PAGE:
Riley says no hidden tax to be discovered
Published 12:00 am Thursday, October 28, 2004
Some in high places are saying that Amendment 2, which will be presented to voters on the Nov. 2 ballot, has a hidden agenda.
"This is the most deceptive piece of legislation I have ever seen, and it is simply a fraud on the people of Alabama," former Alabama Chief Justice Roy Moore said in a statement on Amendment 2.
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The measure, one of eight proposed amendments to the state's 1901 constitution to hit the general ballots next month, would strike down segregation language and poll taxes, if passed.
Alabama remains the only state in the nation with a remaining section in its constitution promoting segregation in its public school systems – regardless of a federal law that struck down the practice years ago.
Under a provision in Article 14, racially-biased wording which reads, "Separate schools shall be provided for white and colored children, and no child of either race shall be permitted to attend a school of the other race," still exists.
Judge Moore, along with organizations like the Alabama Association for Judeo-Christian Values, holds to their belief that the amendment should not pass and that Article 14 should remain as is.
Moore claimed in his statement that the passage of Amendment 2 would result in a "huge tax increase."
Sandra L. Smith, president of the Alabama Association for Judeo-Christian Values, was quoted by The Birmingham News as saying that this amendment "will open the door to require we pay huge taxes for education."
Governor Bob Riley's office disagrees. There is no hidden tax, Riley's chief media representative declared.
"The governor said just yesterday that he had legal scholars and legal advisors look over it," remarked Riley's Deputy Press Secretary John Matson. "They found no truth to that," Matson added of the possibility of additional taxes.
"They said there's nothing in it that would cause taxes to go up. The governor said yesterday that he supports the amendment."
Moore's stance on the amendment is believed to have its roots in language, while not on the amendment itself, that is contained in Section 256 of the Alabama Constitution – the same section entitled "Duty of legislature to establish and maintain public school systems; apportionment of public school fund; separate schools for white and colored children."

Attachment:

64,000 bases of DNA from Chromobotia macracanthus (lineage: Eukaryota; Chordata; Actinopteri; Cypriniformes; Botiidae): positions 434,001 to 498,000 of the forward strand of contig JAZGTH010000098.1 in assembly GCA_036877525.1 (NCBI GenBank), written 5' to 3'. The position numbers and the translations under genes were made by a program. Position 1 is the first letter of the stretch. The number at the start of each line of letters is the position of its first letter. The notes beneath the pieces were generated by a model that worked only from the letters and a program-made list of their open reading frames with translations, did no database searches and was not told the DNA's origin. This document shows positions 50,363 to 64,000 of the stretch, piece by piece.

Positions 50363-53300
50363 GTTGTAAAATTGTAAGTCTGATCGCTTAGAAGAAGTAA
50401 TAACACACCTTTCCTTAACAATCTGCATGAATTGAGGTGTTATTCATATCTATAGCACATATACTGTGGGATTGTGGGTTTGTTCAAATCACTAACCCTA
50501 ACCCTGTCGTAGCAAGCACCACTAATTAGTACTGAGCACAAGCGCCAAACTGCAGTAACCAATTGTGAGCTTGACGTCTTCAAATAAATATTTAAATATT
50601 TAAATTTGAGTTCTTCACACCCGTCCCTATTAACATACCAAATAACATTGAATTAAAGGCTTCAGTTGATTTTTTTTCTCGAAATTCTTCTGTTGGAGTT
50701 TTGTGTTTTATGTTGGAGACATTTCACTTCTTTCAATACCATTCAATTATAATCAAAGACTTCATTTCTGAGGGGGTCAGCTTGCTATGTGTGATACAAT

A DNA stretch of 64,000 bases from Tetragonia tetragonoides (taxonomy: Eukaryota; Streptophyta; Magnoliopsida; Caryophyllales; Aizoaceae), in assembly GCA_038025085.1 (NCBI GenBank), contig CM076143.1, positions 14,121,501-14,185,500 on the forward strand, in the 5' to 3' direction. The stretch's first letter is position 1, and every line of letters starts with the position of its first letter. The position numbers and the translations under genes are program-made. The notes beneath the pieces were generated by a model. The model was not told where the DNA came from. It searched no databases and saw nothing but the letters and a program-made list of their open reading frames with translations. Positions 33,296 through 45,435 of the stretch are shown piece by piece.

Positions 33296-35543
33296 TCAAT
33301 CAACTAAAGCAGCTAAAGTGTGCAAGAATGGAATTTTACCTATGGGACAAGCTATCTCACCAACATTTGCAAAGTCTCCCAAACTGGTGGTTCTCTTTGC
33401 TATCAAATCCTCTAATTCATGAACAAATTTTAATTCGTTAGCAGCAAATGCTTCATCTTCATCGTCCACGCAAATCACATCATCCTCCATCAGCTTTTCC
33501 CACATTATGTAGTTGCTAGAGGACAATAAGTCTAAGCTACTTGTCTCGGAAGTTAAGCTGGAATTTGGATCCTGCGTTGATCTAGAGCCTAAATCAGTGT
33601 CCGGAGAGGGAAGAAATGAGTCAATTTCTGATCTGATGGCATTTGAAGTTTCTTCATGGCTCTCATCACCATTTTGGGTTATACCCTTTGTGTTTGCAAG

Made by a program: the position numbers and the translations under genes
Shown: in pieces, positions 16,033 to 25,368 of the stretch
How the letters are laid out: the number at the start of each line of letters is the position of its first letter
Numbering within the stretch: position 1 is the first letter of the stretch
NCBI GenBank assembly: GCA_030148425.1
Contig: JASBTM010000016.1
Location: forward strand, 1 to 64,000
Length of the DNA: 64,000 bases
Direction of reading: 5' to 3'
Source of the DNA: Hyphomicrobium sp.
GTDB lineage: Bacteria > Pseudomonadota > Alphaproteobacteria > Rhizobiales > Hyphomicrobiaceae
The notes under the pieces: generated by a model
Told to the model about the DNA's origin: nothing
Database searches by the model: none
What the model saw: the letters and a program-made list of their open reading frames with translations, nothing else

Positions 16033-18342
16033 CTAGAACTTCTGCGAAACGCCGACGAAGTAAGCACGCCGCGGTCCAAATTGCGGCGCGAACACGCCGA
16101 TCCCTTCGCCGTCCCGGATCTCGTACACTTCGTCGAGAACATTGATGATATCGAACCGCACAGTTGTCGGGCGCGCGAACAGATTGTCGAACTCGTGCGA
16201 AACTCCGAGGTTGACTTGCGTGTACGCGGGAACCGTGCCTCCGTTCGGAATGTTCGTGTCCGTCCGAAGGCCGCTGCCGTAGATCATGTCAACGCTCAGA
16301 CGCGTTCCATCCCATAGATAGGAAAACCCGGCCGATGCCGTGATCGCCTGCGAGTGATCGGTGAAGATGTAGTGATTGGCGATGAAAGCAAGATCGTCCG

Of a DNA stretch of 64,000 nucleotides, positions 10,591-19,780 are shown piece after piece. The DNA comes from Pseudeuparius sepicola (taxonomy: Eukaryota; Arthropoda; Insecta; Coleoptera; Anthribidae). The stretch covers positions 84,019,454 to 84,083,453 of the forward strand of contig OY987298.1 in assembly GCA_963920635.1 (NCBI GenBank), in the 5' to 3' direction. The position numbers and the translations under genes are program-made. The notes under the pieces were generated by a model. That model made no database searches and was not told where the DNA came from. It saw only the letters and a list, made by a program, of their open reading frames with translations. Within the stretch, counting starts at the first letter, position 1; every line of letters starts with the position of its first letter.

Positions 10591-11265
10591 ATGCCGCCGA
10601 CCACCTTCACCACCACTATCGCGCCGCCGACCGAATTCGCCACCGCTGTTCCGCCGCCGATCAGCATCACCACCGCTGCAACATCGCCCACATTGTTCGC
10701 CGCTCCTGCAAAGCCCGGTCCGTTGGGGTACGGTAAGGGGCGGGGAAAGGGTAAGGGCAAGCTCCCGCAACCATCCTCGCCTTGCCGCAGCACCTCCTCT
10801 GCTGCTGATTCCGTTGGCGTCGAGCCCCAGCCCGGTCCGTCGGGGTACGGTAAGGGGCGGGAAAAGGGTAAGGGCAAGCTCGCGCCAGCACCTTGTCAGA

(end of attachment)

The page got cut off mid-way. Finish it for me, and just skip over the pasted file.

The language Moore's office has stated he has a concern with is language that would be stricken if Amendment 2 passes.
That text reads, "…But nothing in this Constitution shall be construed as creating or recognizing any right to education or training at public expense, nor as limiting the authority and duty of the legislature, in furthering or providing for education, to require or impose conditions or procedures deemed necessary to the preservation of peace and order."
If voters strike the above language, the state would be up to par, according to Amendment 2 supporters, with other states in the union – agreeing that all children are entitled to a public education.
Moore contends in his statement that the state legislature would have additional powers to increase education taxes once that language is removed.
According to Governor Riley's office, the legislature already levies educational funding to public schools – as required by the federal government – and nothing in Amendment 2 would act to increase the tax burden on Alabama citizens.
"The governor supports this because it removes the racial language from the constitution," Matson said. "Riley said that, even though this is unenforceable language that will appear on the ballots, it's time to strike that language."